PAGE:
The packaging means you just add boiling water and you can rip it open in a specific way so that it turns into it’s own bowl.
4. Not enough variety
Sure, backpacking is all about stripping back your pleasures to the bare minimum but getting to the end of each long day hiking out in the wilderness and eating the same meal for a week is super demoralizing.
Trust me, there’s only so many times you can eat PB&J sammies for dinner before you want to throw your food off the closest cliff.
Try to make each day’s meal a bit different than the last. It’s true that almost anything will taste good after you’ve expended so much energy but don’t let yourself get to a point where you can’t force yourself to swallow another bite of your monotonous food. (I’m looking at you, Hollie, and your pounds of butter in Greenland).
Dehydrated meals are a great option to get a lot of variety with minimal effort. Beef Teriyaki, Thai Green Chili, Creamy Carbonara. You can get a lot of different types of food without the hassle and you can easily spice up and add flavor to them without the weight.
5. Not enough savory foods
I’m often the victim of this rule.
So much of backpacking food falls under the sweet tooth category for me. Chocolate covered pretzels, breakfast bars, even trail mix seems sweet with the bits of chocolate and dried fruit.
After a while, I find myself craving something salty to balance out the hiking food. My go-to salty snacks are beef jerky and salted nuts. It’s just enough to break up the sweet treats and keep me going until my next real meal.
6. Packing heavy foods
Another common mistake by beginner backpackers is packing heavy foods.
Often I hear of hikers packing canned food: tuna, beans, spaghetti. I get it. They are quick meals, high in energy and one their own, one can may not seem like too much weight but added to a few other cans, your bag is going to be significantly heavier, making your days in the hills even longer and harder. Honestly, who wants to carry cans? And since we live by the “leave nothing but footprints” rule, that means you’re stuck carrying empty cans out too. Talk about heavy!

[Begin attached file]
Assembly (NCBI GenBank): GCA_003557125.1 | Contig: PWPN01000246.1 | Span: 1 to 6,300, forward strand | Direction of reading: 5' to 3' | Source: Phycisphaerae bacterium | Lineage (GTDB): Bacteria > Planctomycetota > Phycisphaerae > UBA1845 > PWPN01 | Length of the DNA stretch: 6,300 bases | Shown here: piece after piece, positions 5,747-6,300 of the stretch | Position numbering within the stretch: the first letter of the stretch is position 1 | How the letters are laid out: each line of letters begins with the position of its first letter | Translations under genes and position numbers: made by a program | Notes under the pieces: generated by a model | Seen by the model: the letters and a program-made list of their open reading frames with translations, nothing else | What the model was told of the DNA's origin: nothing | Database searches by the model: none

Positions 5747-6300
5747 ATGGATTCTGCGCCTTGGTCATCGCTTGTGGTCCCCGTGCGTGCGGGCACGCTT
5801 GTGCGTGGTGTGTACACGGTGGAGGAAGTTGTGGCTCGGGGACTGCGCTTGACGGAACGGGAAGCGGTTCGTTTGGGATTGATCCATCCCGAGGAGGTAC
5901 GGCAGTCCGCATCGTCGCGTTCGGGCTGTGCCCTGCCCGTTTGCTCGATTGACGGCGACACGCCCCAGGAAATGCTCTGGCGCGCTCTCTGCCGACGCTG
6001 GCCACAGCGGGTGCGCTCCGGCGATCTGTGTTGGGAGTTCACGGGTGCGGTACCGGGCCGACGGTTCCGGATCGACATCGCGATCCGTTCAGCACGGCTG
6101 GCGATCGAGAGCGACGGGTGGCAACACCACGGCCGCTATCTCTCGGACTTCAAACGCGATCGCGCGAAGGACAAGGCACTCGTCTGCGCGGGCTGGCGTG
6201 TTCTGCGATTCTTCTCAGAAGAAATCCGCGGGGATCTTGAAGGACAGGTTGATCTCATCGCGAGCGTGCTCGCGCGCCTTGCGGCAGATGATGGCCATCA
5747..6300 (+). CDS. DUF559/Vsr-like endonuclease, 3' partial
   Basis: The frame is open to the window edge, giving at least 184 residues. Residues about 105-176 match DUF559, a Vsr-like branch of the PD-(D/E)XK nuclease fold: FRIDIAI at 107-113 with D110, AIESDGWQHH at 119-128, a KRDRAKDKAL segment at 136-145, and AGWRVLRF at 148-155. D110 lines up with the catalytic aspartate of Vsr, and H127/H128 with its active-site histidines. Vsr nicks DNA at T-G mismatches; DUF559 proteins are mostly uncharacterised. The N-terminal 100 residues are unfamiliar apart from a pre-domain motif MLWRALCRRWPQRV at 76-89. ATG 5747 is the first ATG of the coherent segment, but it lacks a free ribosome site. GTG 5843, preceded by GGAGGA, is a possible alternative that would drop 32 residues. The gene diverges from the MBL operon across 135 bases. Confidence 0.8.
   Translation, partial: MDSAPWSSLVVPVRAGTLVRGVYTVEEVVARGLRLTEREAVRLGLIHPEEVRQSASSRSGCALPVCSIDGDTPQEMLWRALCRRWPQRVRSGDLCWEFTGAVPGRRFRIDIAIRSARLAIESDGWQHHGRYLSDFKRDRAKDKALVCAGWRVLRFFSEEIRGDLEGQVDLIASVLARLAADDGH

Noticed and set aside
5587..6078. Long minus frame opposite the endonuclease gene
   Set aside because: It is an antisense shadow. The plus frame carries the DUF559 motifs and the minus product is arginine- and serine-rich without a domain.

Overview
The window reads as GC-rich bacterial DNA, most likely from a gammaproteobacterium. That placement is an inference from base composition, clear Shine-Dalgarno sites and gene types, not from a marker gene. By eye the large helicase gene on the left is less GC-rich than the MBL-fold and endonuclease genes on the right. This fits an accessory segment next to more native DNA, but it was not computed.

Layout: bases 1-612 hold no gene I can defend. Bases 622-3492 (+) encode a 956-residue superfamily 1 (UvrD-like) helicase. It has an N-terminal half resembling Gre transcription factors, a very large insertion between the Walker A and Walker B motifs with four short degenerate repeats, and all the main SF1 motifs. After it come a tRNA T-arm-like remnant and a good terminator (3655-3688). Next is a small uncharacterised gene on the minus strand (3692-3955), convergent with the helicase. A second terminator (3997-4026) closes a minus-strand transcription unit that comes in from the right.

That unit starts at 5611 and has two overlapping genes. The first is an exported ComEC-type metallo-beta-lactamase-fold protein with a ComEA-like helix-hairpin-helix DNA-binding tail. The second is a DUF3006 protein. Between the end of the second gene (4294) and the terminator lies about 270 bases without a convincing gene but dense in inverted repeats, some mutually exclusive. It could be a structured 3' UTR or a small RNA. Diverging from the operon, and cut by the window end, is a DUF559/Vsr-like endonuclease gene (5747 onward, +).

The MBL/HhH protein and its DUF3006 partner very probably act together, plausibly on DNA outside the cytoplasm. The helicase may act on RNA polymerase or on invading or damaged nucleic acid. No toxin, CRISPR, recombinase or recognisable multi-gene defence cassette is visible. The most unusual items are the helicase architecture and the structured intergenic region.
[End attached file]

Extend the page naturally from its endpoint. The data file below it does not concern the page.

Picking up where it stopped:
I’ve adopted the light and quick hiking food method so I make sure all of my meals are full of nutrients but still uber light. My go to when backpacking is freeze dried meals because they offer the best balance of minimal weight, sufficient energy supplies and varied “real meal” taste.
7. Not packing enough nutrient-rich foods
I’m just going to go ahead and say it: two-minute noodles is NOT an adequate backpacking meal.
Sure, they might fill you up for a bit but they are empty calories. They are not going to be enough to sustain huge amounts of energy you’ll be expending the next day.
Find hiking food that has actual vitamins and minerals and nutrients which will sustain you all through the next day. Trust me, your body will thank you for it.
Honestly, nothing is worse than having your energy levels plummet mid-adventure, and you still have hours of hiking ahead of you. That’s how shit happens.
8. Planning elaborate meals
I’ve had too many trips filled with the best intentions for my meals.
Elaborate dishes with interesting ingredients. It all sounds great in theory until you put it to practice. You’re finishing a 10 hour day on your feet and all you want is to consume as much delicious food as soon as possible before crashing into a blissful food/exhaustion coma for the night.
There’s nothing worse than setting up camp after a long day and remember you packed ingredients for Duck Confit, which will surely take two hours to make on your jet boil. After a big day adventuring, you want to eat fast.
If you want to be fancy, maybe treat yourself to a Gourmet Meal – hello wild mushroom and lamb risotto. It’s quick and easy and has the same effect as your Michelin Star inspired dish.